A Cabinet panel approved a policy proposal Friday to curb dioxin emissions by around 90 percent in four years and set tolerable levels of the substance in the air, as well as look into water and soil standards, the Environment Agency said.
The proposed outline calls for revising guidelines on the tolerable daily intake of dioxin by humans within three months.
The new TDI will be used to calculate and establish dioxin limits for air, and the government will consider setting standards for water and soil. “This policy is important because it forms the basis for future policy,” said Prime Minister Keizo Obuchi, who chairs the panel, adding that by taking the issue up in the Cabinet, he hopes to tackle it aggressively.
The draft proposes reducing the release of dioxin by more than 85 percent over four years, mostly by toughening regulations on garbage incinerators as well as introducing standards to prevent the concentration of incinerators in a single area, as is the case in Tokorozawa, Saitama Prefecture.
The government has recently come under fire for having two TDI values — the Environment Agency has set 5 picograms of dioxin per kilogram of body fat per day as acceptable, while the Ministry of Health and Welfare’s limit is 10 picograms — and aims to mute criticism by synchronizing these with the new standard. A picogram is one-trillionth of a gram.
Methods for measuring dioxin also need to be enhanced, according to the draft, which calls for establishing a reliable survey system to monitor dioxin contamination and a standardization of testing procedures.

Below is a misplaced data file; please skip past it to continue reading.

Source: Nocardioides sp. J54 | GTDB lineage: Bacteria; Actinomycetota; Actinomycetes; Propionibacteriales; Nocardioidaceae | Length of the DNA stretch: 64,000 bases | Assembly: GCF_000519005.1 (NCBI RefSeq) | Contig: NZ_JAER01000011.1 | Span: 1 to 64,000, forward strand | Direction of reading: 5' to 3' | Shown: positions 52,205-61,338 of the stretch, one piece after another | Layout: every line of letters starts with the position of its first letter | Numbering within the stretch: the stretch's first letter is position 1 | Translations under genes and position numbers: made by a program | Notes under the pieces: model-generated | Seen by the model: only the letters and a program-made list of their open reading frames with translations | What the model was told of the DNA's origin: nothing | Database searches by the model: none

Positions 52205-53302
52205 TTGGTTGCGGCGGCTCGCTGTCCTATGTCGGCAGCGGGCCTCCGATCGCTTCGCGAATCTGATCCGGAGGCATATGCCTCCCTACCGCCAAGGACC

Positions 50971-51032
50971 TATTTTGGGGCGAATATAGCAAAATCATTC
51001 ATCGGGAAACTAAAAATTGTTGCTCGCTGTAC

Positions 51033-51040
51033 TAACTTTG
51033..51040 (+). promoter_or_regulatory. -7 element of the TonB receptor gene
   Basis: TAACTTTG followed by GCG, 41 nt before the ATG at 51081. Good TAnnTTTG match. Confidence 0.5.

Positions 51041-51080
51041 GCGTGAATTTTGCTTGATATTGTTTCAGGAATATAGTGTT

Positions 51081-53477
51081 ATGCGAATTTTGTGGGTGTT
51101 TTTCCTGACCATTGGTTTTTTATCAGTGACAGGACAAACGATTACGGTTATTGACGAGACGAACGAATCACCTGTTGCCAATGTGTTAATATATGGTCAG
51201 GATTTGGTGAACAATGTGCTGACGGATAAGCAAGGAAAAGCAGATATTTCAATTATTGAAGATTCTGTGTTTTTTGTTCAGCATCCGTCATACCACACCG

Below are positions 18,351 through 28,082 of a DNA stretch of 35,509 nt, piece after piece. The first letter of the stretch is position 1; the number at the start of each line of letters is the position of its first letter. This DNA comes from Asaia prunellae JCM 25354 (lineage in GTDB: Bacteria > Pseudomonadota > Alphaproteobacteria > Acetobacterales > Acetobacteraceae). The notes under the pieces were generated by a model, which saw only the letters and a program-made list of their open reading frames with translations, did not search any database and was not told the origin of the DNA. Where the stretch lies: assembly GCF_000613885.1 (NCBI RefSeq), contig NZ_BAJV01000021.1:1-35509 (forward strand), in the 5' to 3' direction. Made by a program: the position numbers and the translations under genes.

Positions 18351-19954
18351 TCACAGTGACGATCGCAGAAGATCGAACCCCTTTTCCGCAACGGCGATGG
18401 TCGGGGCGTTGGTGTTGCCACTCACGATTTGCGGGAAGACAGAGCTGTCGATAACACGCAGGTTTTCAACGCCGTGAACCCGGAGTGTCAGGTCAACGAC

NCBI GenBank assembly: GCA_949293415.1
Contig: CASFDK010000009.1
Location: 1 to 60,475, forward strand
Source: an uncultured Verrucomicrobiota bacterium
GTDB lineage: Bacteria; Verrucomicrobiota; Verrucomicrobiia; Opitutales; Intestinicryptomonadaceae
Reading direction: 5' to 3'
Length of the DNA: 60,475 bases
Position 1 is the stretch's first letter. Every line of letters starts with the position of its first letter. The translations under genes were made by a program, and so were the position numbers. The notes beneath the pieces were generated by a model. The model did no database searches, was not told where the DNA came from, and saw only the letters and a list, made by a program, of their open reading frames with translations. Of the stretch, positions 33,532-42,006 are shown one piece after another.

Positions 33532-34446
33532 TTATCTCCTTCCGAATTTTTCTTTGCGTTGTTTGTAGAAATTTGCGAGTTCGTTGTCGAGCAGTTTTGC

Also under the plan, financial and technological support would be offered to local governments to conduct dioxin studies.
The group agreed to announce details of the plan at its third meeting March 30 after dioxin studies being conducted in Tokorozawa by the Environment Agency, the Health and Welfare Ministry and the Ministry of Agriculture, Forestry and Fisheries are concluded late next week.
Recycling also needs to be encouraged, and currently, construction materials are not being recycled enough, Construction Minister Katsutsugu Sekiya said, noting legislation to encourage recycling in the industry is necessary.
The government also plans to compile a comprehensive record of emission sources, such as incinerators and factories, by June at the latest to more efficiently target cuts in the release of dioxin.
The proposal reiterates the need for government ministries and agencies to work together on studies to gain a more nuanced understanding of the impact of dioxin on human health and the environment, especially around garbage disposal facilities.
The draft also recognizes the government’s need to publicize accurate, easy to understand information as well as pamphlets and a “waste white paper,” and to sponsor lectures to heighten public awareness.
During the council meeting, other ministers emphasized the need to reduce garbage, hold waste producers responsible for disposal and push for development and adoption of technologies that can reduce dioxin emissions during incineration.
Japan burns nearly 75 percent of its garbage annually, accounting for nearly 90 percent of all dioxin released.